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EdTech

3 Things You Should Know About Gamification and Learning

We can all picture it, a kid who has been sitting in front of a screen for hours. His bloodshot eyes have seen it all, from controlling an avatar in a top secret mission to interacting with players across the globe to build a city block by block. What is it about games that can make them so engaging?

You might not realize it, but today, many of the principles and practices used by the video gaming industry are changing the game for education. Understanding gamification can allow you to incorporate its principles and this can make learning more engaging and effective. You’ll be able to provide students with new and exciting experiences.

What is gamification?

Gamification is the process of using game design and game theory to make a product or service more gamelike, interactive, and engaging.

Think about any type of game: a board game, video game, even the simple games you played as a child on family road trips. What do they all have in common? Game mechanics. Games involve rules, and they incorporate systems, methods, and tools that encourage and motivate users by tapping into our innate desire for competition, achievement, status, reward, and self-expression.

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They include things like:

  • Earning badges, trophies, and other achievements
  • Tracking and rewarding activity
  • Creating virtual identities for self-expression
  • Collaborating as part of a team

By applying game mechanics to non-game experiences, like classroom activities, you can drive participation and engagement, and motivate students to achieve their goals.

Gamification works because it taps into our needs and desires.

All people have fundamental needs and desires for achievement, competition, reward, self-expression, and status. These needs span generations, demographics, cultures, and genders. Using gamification and game mechanics can help you reach every student!

Gamification works because it involves transformational play.

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In a game, transformational play happens when a player takes on a new role. They must use what they know and understand to solve new problems they wouldn’t have faced otherwise. In the process, they learn more about their role and about themselves.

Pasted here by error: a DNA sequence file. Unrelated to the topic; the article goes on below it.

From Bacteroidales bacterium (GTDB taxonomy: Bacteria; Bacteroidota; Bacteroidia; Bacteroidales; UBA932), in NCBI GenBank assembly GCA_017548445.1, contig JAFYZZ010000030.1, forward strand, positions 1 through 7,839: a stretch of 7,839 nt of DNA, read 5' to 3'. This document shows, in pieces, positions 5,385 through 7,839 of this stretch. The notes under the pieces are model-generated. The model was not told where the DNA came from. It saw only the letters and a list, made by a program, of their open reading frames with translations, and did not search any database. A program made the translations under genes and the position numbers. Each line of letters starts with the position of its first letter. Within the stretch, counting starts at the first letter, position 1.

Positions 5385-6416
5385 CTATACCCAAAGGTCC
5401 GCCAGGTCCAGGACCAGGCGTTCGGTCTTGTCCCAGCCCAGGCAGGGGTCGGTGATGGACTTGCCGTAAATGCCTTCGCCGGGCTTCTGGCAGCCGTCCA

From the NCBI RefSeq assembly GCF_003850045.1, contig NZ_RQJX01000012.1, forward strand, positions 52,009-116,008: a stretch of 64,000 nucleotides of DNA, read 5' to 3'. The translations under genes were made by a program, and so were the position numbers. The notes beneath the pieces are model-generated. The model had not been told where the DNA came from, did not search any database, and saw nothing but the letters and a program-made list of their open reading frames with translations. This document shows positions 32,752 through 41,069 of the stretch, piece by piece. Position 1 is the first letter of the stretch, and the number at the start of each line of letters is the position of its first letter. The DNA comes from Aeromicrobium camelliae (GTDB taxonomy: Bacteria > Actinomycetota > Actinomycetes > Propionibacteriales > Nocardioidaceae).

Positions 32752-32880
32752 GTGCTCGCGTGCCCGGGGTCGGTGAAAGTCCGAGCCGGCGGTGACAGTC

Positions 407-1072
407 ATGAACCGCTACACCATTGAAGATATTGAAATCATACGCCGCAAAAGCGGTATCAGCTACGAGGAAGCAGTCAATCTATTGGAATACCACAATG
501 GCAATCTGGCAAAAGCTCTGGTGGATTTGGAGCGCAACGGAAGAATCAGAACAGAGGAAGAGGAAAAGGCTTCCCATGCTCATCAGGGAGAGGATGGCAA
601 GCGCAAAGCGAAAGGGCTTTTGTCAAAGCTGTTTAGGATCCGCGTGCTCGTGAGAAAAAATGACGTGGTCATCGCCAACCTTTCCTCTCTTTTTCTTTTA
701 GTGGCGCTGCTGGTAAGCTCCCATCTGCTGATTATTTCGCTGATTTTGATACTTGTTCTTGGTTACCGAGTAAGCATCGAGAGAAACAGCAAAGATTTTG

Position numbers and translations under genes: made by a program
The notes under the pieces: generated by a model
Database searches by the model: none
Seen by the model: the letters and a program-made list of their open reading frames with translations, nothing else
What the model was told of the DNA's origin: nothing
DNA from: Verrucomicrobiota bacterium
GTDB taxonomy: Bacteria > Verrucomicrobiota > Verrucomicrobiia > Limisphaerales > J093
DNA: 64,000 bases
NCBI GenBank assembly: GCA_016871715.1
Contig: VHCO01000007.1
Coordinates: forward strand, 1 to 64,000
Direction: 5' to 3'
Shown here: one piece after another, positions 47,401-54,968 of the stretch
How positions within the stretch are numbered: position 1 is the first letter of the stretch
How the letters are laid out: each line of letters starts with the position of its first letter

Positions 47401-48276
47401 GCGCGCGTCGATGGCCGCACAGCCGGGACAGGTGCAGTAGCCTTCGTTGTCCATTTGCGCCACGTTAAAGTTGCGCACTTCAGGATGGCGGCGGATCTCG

In 2011, gamers playing a protein-folding game called “Foldit” helped biochemists unlock the structure of an AIDS-related enzyme. In just ten days they were able to do what scientists had been trying to do for decades. Transformational play allowed them to make a big difference.

Gamification works because it incorporates multiple modes of engagement.

By incorporating game theory and mechanics into learning, you can tap into multiple forms of engagement! These forms include:

  • Procedural engagement: using procedures accurately
  • Conceptual engagement: knowing what to do and why
  • Consequential engagement: using concepts to achieve goals
  • Critical engagement: questioning the usefulness of the concepts

Research shows that using games and game mechanics can make learning more engaging, fulfilling, fun, and interactive.

Using gamification works!

Evidence shows that games can significantly enhance student learning. Companies like Google and Microsoft have used gamification to increase worker morale and productivity. If these principles can work for these companies, they can work for students.

If you’re looking for innovative and effective ways to educate and engage students, then gamification is for you. Now get out there and start playing!

About the Author

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Adam Barnes

Adam is an Editor for Edgenuity’s Product Development team and has worked for the company since 2012. He graduated from Arizona State University with a BA in secondary education, with a concentration in history. As a board member for the Arizona Council for the Social Studies, he has written curriculum and facilitated professional development workshops for K-12 teachers on topics such as primary source analysis and Common Core State Standards. He has also worked with the Arizona Historical Society where he aligned Arizona state teaching standards with the museum’s educational programs.